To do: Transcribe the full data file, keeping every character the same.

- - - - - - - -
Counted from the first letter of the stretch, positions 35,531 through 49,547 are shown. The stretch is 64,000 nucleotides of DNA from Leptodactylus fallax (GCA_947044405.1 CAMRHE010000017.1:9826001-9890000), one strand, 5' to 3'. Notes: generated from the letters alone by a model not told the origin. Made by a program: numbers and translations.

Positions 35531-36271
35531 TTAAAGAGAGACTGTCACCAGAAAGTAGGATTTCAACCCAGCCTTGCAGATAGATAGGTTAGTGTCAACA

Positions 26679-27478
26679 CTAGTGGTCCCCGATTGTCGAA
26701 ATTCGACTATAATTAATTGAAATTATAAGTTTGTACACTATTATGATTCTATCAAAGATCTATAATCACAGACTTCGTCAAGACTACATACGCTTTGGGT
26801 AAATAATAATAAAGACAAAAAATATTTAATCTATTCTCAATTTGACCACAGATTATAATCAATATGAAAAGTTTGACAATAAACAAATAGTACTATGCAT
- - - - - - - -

Counted from the first letter of the stretch, positions 35,531 through 49,547 are shown. The stretch is 64,000 nucleotides of DNA from Leptodactylus fallax (GCA_947044405.1 CAMRHE010000017.1:9826001-9890000), one strand, 5' to 3'. Notes: generated from the letters alone by a model not told the origin. Made by a program: numbers and translations.

Positions 35531-36271
35531 TTAAAGAGAGACTGTCACCAGAAAGTAGGATTTCAACCCAGCCTTGCAGATAGATAGGTTAGTGTCAACA

Positions 26679-27478
26679 CTAGTGGTCCCCGATTGTCGAA
26701 ATTCGACTATAATTAATTGAAATTATAAGTTTGTACACTATTATGATTCTATCAAAGATCTATAATCACAGACTTCGTCAAGACTACATACGCTTTGGGT
26801 AAATAATAATAAAGACAAAAAATATTTAATCTATTCTCAATTTGACCACAGATTATAATCAATATGAAAAGTTTGACAATAAACAAATAGTACTATGCAT